To explore the physiological changes that occurred through the overexpression of frhAGB genes, the expression changes were investigated at the whole transcriptome level. We performed microarray-based transcriptome analysis using samples of the wild-type and FO strains that were cultured in formate-supplemented medium under the anoxic condition. The results showed that 24 and 33 genes were identified as being up- and down-regulated with fold changes of ≥ 2 or ≤ 0.5 in expression compared with the wild-type strain, respectively (Additional file 1: Tables S1, S2). Among the down-regulated group, a gene cluster was identified to be related to the biosynthesis of disaccharides, oligosaccharides and polysaccharides (locus tag TON_1857 ~ 1862), including galactosyltransferases and glycosyltransferases. Some of the genes encoding proteins such as sulfate adenylyltransferase (TON_1707), transcriptional regulatory protein (TON_0836 and TON_1663), and ATP-dependent helicase (TON_1042 and TON_1380) were down-regulated. Among the up-regulated group, three gene clusters were identified, whose functions are predicted as transport (TON_0014 ~ 0015 and TON_0656 ~ 0657) and thiamine biosynthesis (TON_0853 ~ 0854). Two genes related to the stress response, chaperonin β subunit (TON_1877) and universal stress protein (TON_1493), were also up-regulated. Interestingly, two genes encoding peroxiredoxin (TON_0786) and alkyl hydroperoxide reductase subunit c (TON_0847), which are known to protect cells against oxidative stress by reducing hydrogen peroxide and/or alkyl hydroperoxides, were up-regulated.

O2 tolerance test

Based on the transcriptomic data, we speculated that the changes at the transcriptional level of several stress response genes caused by frhAGB overexpression might affect O2 tolerance of the strain. Therefore, we compared O2 sensitivity between the wild-type and FO strains. Each strain was cultured in sealed vials containing 0, 10, 20, 30, and 40% of atmospheric air (21% O2, v/v) in the headspace. With increasing percentages of atmospheric air, the wild-type strain showed gradual decreases in cell density, ranging from 17.9 to 56.7% of the control (0% air) (Fig. 3a). On the other hand, the growth of the FO strain remained constant, with changes in cell density ranging from only 7.7 to 11.9%, indicating a significant enhancement in O2 tolerance.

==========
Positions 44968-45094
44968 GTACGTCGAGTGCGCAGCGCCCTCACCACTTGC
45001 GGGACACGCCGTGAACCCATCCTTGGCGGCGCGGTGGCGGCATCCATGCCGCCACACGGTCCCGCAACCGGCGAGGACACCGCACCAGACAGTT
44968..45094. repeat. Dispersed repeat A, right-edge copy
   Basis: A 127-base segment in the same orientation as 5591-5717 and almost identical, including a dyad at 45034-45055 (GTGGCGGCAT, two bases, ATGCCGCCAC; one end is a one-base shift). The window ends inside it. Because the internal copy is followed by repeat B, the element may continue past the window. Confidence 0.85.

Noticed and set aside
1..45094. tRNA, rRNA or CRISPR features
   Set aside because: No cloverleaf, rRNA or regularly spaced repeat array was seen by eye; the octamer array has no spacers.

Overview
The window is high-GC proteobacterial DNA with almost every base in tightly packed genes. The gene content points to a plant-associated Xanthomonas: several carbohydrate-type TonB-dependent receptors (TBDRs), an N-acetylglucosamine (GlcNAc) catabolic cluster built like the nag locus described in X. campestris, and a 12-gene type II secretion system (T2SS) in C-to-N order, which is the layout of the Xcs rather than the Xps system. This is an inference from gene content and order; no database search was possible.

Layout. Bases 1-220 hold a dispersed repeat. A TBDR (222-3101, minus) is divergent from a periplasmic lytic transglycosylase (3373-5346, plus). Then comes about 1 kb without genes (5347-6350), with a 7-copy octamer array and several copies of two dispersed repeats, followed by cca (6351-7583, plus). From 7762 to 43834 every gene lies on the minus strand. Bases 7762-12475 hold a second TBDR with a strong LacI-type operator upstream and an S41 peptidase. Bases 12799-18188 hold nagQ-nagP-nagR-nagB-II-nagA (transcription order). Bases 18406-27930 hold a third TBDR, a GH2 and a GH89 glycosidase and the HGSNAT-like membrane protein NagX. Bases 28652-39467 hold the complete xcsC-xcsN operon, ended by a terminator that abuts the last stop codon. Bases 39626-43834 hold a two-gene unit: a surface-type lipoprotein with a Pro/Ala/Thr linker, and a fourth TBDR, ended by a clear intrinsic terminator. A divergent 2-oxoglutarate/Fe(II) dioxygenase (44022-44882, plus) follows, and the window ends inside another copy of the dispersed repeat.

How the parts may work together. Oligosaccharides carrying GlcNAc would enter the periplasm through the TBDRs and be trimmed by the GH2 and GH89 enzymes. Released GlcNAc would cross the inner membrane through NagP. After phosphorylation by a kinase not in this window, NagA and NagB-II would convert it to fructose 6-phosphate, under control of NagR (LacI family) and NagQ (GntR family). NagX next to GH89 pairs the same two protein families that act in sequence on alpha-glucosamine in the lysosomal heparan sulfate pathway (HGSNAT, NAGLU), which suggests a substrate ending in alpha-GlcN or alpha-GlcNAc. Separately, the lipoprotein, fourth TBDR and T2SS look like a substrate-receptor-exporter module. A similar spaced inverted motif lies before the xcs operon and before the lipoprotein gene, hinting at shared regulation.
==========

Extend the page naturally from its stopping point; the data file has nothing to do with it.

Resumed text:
Fig. 3
Fig. 3

O2 sensitivity at various concentrations of air or O2. Wild-type (open circles), FO (closed circles), and ΔfrhA mutant (closed inverted triangles) strains were cultured in formate-supplemented medium in the presence of 0, 10, 20, 30, 40% (v/v) of air (a) or 0, 4, 8, 10, 16, or 20% (v/v) of O2 (b) in the headspace. Cell densities of the wild-type strain cultured in the presence of air and O2 were 0.09 ± 0.02 and 0.09 ± 0.03, respectively, and each was set to 100%. Cell densities of the FO strain cultured in the presence of air and O2 were 0.14 ± 0.03 and 0.118 ± 0.006, respectively, and each was set to 100%. Cell density of the ΔfrhA mutant strain cultured in the presence of O2 was 0.069 ± 0.007 and was set to 100%. Cell growth was monitored by measuring the optical density at 600 nm (OD600) after 12-h cultivation. All experiments were carried out twice independently, each in triplicate